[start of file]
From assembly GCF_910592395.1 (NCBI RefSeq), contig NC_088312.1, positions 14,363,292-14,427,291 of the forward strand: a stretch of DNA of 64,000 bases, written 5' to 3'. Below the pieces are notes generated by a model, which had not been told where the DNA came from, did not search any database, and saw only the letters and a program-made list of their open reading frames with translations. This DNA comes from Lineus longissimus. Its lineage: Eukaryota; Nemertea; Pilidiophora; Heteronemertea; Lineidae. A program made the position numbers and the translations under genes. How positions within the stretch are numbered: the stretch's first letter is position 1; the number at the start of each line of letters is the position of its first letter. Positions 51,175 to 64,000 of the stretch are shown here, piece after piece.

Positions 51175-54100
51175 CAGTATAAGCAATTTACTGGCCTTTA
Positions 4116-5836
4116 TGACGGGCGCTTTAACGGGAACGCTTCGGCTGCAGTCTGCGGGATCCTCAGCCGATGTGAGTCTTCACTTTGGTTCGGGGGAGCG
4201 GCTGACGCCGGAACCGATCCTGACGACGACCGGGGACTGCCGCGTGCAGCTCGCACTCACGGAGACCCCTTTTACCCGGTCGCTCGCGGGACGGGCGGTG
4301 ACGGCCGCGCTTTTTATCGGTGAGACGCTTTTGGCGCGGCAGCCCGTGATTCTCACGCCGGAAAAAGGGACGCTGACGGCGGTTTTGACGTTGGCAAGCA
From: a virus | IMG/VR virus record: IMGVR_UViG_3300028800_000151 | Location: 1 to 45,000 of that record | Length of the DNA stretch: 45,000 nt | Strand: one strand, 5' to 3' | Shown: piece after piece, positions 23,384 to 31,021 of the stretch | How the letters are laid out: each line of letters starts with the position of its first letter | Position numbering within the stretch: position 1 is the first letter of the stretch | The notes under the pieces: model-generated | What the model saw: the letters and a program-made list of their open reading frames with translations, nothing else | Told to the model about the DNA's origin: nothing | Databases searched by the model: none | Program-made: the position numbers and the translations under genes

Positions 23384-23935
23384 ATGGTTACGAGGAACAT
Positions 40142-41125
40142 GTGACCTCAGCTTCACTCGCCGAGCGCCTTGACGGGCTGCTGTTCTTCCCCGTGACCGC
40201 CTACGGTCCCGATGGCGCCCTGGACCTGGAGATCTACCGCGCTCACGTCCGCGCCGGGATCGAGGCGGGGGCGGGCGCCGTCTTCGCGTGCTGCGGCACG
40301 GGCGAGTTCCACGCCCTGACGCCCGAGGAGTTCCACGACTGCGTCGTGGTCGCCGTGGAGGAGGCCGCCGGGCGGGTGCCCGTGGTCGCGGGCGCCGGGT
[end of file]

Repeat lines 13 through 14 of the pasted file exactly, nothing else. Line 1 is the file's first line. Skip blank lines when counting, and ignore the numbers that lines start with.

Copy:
40201 CTACGGTCCCGATGGCGCCCTGGACCTGGAGATCTACCGCGCTCACGTCCGCGCCGGGATCGAGGCGGGGGCGGGCGCCGTCTTCGCGTGCTGCGGCACG
40301 GGCGAGTTCCACGCCCTGACGCCCGAGGAGTTCCACGACTGCGTCGTGGTCGCCGTGGAGGAGGCCGCCGGGCGGGTGCCCGTGGTCGCGGGCGCCGGGT